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Family Furious After Calumet City Police Shoot, Kill Boy With Autism

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Stephon Watts, 15, was shot and killed by Calumet City police officers on Feb. 1, 2012. Police said he had cut an officer with a kitchen knife, but his family said it was only a butter knife. (Watts Family Photo)

Stephon Watts, 15, was shot and killed by Calumet City police officers on Feb. 1, 2012. Police said he had cut an officer with a kitchen knife, but his family said it was only a butter knife. (Watts Family Photo)

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Updated 02/02/12 – 6:04 a.m.

CALUMET CITY, Ill. (CBS) — Police in Calumet City were defending their actions Wednesday after officers shot and killed a 15-year-old boy, who has a form of autism, after he threatened them with a knife.

Stephon Watts’ family said he suffered from Asperger’s Syndrome — a high-functioning form of autism — and attention deficit disorder.

As CBS 2’s Susanna Song and WBBM Newsradio’s Steve Miller report, they claimed the boy was only holding a butter knife. Police would only describe it as a “kitchen knife.”

The deadly encounter happened at the boy’s home at 541 Forsythe Av. in Calumet City, police said.

LISTEN: WBBM Newsradio’s Steve Miller reports

Calumet City Police Chief Edward Gilmore said the boy cut a police officer through his shirt sleeve with a “kitchen knife.”

“I think they did everything they possibly could to avoid this,” Gilmore said. “It’s unfortunate that we had to get to this situation.”

As CBS 2’s Suzanne Le Mignot reports, Stephon’s mother, Danelene Powell-Watts, arrived at the police station in Calumet City on Wednesday shortly before police held a news conference to discuss the shooting.

Powell-Watts was screaming, livid, and inconsolable after her son was killed. She was furious that officers used deadly force against her son this time, rather than subduing him with a stun gun.

“They shot my son,” she yelled as officers as she was blocked from entering the Calumet City police station. “Every last one of you know my son has autism.”

Gilmore said police had been called to the home 10 times since 2010 to deal with the boy. Stephon’s father called police again Wednesday morning after the teen had become aggressive.

“We tried to do everything we could to keep him from being a victim, as he was an offender. He chose to be an offender,” Gilmore said.

The chief said police were called to the home to get Stephon under control, as they had been before. But that didn’t work, he said.

“When he slashed the officer’s arm, the officer felt his life was in jeopardy and he had nothing else to do, but to defend himself,” Gilmore said.

Stephon’s family said police have used a stun gun on him in the past.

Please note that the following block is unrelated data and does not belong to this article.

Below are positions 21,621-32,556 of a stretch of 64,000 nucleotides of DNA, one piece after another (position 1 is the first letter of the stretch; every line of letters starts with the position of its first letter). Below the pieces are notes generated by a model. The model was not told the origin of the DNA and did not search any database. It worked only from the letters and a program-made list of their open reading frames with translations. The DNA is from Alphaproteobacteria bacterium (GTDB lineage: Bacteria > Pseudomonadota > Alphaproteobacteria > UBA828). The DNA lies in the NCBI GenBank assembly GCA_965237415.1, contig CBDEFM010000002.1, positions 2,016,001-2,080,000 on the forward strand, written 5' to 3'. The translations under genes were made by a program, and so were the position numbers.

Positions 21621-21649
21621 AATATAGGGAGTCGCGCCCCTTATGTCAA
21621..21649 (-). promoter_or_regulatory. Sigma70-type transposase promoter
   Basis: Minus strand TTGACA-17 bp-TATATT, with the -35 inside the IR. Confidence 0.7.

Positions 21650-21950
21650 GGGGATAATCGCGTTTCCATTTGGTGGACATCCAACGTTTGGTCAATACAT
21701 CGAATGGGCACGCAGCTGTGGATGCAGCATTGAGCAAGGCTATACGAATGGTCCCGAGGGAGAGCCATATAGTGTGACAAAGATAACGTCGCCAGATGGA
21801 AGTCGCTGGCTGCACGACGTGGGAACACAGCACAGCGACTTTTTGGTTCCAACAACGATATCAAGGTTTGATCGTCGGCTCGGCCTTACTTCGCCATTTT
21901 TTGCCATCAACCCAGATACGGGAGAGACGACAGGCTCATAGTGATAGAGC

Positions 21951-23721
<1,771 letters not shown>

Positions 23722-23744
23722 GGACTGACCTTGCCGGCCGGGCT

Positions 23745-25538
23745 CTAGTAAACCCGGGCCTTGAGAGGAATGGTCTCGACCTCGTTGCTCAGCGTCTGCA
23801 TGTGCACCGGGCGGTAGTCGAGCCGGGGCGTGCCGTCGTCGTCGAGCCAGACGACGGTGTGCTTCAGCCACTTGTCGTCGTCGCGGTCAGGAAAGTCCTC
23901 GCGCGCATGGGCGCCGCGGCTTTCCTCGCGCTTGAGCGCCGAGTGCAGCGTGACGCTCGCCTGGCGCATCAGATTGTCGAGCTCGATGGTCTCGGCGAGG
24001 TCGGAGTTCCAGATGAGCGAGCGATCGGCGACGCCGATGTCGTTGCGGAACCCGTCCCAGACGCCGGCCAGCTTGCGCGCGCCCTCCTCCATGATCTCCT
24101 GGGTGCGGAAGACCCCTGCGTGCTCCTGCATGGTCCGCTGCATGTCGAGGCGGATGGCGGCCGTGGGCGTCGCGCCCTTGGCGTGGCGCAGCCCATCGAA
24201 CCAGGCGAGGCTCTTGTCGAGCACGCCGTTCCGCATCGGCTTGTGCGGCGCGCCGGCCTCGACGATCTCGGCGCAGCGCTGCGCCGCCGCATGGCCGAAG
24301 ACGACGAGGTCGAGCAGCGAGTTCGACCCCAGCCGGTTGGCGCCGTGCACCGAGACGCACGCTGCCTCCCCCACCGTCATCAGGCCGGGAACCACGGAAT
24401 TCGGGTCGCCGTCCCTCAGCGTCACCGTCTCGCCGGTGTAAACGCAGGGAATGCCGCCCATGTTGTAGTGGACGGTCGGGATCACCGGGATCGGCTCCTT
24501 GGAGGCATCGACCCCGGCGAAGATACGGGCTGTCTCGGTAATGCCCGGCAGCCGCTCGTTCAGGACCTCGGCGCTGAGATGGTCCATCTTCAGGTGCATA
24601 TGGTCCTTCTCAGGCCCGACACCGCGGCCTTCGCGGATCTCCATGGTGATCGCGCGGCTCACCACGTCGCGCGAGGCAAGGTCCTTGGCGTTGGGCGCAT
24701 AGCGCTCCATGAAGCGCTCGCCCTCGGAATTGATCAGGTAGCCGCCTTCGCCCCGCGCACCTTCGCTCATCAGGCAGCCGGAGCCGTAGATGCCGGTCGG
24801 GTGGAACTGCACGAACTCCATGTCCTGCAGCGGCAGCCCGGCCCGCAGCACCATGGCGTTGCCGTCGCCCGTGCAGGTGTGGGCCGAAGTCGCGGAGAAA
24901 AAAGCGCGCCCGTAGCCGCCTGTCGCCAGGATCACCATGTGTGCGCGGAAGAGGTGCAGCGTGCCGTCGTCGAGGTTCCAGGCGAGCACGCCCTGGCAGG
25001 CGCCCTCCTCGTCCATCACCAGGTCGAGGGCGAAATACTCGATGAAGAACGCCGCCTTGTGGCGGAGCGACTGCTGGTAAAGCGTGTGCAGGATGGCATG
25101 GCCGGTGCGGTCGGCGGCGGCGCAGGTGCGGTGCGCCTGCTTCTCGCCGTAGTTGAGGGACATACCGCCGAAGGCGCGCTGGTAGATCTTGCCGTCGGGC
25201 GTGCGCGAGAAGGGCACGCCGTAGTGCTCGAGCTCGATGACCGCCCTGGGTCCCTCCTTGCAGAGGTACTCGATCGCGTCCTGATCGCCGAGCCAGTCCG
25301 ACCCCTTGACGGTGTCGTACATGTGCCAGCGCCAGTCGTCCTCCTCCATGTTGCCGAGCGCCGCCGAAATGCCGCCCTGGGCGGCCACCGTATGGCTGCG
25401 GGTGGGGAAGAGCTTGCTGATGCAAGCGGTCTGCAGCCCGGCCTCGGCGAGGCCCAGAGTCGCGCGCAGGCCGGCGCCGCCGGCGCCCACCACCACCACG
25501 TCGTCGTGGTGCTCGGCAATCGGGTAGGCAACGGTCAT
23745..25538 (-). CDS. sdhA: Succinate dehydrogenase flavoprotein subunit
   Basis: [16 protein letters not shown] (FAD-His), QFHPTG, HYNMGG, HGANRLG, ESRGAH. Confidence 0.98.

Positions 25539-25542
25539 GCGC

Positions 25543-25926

“They didn’t have to murder him. This is nothing but murder and they shoot to kill,” Powell-Watts said. “He had a butter knife and … my husband said that he lunged at the police officer.”

Stephon’s uncle said police had subdued his nephew with stun guns before.

“They didn’t have to shoot him. They could have tasered the child. He’s only 15 years old,” Wayne Watts said. “They could have tased him, like they did him before, took him to the hospital and he would have been fine and that’s what I want to know. Why couldn’t they do that to him so that he could still be breathing with us right now?”

Gilmore said a stun gun wasn’t used because the lead officer did not have a stun gun.

Five officers responded to the Watts home after Stephon’s father called police, according to Gilmore. Two entered the house, heading to the basement where they found Stephon. One of those two officers did have a stun gun with him.

“Unfortunately today, when he slashed the officer’s arm, the officer felt his life was in jeopardy and he had nothing else to do, but defend himself,” Gilmore said.

The boy’s family said police should have used a stun gun and spared his life, especially since they’d been to the home before and knew what to expect.

Both officers have been placed on paid administrative leave.

Dr. Louis Kraus, professor and section chief of child and adolescent psychiatry at Rush University Medical Center, questioned whether deadly force was really necessary.

“With everything that they’ve done before, they should have known before going in what they were dealing with. And, you know, the goal really should have been to have gotten this child to a hospital,” Kraus told CBS 2’s Dana Kozlov.

He said people with autism can frequently become aggressive, but not because they are trying to hurt someone.

“What we know is that, when they get anxious – probably more commonly than they typical person when they get anxious – they might lash out; not with the intention of doing harm, but simply because of how frightened they are,” Kraus said.

Calumet City Ald. Brian Wilson had questions about the shooting as well.

“I think less deadly means could have been used,” Wilson said.

The alderman is staging a protest at 7 p.m. outside the Calumet City police station.

Meanwhile, Illinois State Police are investigating the shooting.

Gilmore said a year ago, all of the officers in the department went through a three-day autism awareness program to learn how to handle calls involving people with autism.

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